On went Nadal to Indian Wells, where he confronted Federer again, this time in the round of 16. Many authorities believed Nadal would turn the tables on the Swiss as they clashed on a slower hard court. But Federer was primed for that meeting, timing his backhand returns impeccably, taking the ball so early that Nadal seemed constantly rushed from the backcourt. Not only did Federer win, but he defeated his revered rival with astonishing ease by scores of 6-2, 6-3. It was the most comprehensive victory he has ever recorded against Nadal outdoors. In two sets, Federer was not broken, facing only one break point, winning 75% of his second serve points.

That setback surely gave Nadal much cause for consternation. He seemed confounded by the degree of the drubbing he had taken, by his lack of capacity to dictate from the baseline, and by the recipe Federer had cooked up to thwart him. No one in his profession has more pride than Nadal, but what happened to him in California must have been humiliating in some ways.

Be that as it may, he moved on to the Miami Open, determined to make amends, hoping to secure his first title of 2017. Nadal has yet to win this Masters 1000 event in Florida, but he was the runner-up to Federer in 2005 and he has been back in the finals three times since, losing to an inspired Nikolay Davydenko in 2008 and to Novak Djokovic in 2011 and 2014 .

Nadal commenced his campaign this year by upending Dudi Sela in the second round, coming through with one break in each set to prevail 6-3, 6-4. Next he faced Philipp Kohlschreiber, and the free-swinging German clipped Nadal 6-0 in the opening set.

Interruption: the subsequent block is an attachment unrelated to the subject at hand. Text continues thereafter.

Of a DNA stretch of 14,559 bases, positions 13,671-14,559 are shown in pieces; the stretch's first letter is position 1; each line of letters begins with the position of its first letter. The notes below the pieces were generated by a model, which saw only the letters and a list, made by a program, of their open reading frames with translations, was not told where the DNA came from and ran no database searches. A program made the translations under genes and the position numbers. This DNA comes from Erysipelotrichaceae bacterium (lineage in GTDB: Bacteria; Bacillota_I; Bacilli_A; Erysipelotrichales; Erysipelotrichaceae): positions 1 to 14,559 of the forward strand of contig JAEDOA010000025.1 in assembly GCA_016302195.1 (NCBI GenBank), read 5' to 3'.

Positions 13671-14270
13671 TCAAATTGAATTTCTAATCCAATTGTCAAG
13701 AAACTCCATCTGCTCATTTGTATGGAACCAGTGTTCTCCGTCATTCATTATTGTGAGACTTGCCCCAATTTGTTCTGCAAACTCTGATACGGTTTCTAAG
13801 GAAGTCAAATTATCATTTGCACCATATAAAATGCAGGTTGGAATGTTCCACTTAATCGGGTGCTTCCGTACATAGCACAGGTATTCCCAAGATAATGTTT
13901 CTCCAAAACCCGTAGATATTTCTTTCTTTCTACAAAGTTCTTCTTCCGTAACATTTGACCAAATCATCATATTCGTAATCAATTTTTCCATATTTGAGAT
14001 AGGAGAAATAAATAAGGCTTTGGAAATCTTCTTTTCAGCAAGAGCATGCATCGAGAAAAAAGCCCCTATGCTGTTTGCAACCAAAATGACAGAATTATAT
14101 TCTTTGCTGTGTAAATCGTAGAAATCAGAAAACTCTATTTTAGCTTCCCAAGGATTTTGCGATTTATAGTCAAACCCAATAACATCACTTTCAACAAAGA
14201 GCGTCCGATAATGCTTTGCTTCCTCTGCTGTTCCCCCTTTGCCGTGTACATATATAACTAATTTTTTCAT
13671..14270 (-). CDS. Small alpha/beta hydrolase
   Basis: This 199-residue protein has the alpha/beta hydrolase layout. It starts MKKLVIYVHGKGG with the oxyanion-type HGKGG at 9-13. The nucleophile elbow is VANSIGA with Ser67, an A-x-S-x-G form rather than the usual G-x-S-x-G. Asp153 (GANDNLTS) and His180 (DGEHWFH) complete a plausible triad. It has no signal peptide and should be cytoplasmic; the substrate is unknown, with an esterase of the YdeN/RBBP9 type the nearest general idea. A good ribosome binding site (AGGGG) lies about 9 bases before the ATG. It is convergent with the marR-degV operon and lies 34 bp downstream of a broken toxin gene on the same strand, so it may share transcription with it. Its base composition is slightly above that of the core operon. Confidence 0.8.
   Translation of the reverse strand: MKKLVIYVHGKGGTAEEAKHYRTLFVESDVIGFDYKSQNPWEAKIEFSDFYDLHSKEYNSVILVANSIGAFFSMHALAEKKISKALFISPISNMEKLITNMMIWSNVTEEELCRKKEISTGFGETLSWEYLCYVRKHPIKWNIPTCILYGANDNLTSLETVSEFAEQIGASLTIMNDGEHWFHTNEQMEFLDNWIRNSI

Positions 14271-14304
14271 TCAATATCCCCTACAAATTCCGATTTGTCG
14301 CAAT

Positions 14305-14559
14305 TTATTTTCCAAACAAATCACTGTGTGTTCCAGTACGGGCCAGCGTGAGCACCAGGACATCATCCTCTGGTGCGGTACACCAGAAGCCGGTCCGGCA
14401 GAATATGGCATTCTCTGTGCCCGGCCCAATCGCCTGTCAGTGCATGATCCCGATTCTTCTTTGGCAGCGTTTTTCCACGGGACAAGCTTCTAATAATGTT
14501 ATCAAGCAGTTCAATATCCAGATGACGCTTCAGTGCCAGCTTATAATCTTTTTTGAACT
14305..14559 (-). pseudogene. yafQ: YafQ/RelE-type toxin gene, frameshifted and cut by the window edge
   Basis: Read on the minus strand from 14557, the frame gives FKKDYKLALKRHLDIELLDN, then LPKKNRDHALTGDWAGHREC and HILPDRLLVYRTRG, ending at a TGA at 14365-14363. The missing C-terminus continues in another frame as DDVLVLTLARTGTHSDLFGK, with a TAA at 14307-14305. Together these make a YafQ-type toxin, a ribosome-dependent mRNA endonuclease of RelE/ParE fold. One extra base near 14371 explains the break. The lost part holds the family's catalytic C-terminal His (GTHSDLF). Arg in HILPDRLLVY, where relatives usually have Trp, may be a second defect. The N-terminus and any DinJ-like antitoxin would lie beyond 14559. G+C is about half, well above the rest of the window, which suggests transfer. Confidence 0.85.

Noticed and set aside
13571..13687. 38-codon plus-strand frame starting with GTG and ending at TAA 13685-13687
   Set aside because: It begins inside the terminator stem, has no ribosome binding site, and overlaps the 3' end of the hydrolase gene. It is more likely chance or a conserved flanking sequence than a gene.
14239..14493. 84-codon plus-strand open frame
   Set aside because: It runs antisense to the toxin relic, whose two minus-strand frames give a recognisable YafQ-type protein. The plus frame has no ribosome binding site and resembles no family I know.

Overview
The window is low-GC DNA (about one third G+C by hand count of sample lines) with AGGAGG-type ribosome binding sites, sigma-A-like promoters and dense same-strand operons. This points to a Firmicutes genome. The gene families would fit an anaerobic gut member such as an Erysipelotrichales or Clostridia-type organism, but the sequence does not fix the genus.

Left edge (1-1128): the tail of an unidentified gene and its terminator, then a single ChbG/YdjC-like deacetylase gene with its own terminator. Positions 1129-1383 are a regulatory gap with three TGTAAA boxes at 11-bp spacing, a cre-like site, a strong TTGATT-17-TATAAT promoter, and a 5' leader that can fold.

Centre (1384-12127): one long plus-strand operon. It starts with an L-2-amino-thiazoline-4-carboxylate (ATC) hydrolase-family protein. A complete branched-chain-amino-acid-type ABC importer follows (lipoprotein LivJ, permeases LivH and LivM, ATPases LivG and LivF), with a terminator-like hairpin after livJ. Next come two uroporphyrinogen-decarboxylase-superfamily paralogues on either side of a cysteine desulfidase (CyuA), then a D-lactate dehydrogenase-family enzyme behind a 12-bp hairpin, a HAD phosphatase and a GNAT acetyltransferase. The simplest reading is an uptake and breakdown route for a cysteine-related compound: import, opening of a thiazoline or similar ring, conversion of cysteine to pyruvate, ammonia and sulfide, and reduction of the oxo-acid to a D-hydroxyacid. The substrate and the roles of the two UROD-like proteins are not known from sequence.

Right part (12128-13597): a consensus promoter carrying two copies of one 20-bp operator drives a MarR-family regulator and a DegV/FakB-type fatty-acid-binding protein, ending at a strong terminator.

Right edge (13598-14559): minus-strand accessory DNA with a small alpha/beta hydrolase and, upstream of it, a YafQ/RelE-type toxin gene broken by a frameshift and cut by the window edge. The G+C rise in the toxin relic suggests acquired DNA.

Nadal may have been shellshocked by that whitewash, but if that was the case he did not reveal it. The unwavering left-hander rallied to win 0-6, 6-2, 6-3, finding his range off the forehand, locationally improving his serve, exploiting a rash of errors from an increasingly vulnerable Kohlschreiber. And that win set the stage for Nadal's round of 16 appointment against the Frenchman Nicolas Mahut.

Mahut is now 35, and his best days as a singles player are in his past. The fact remains that he is the world's No. 1 ranked player in doubles. Excelling in that forum of the game keeps Mahut both sharp and dangerous in singles, and he demonstrated that fact sporadically against Nadal. The Frenchman attacked persistently, serving-and-volleying selectively, going to the net unhesitatingly, letting Nadal know that this could be a tricky match.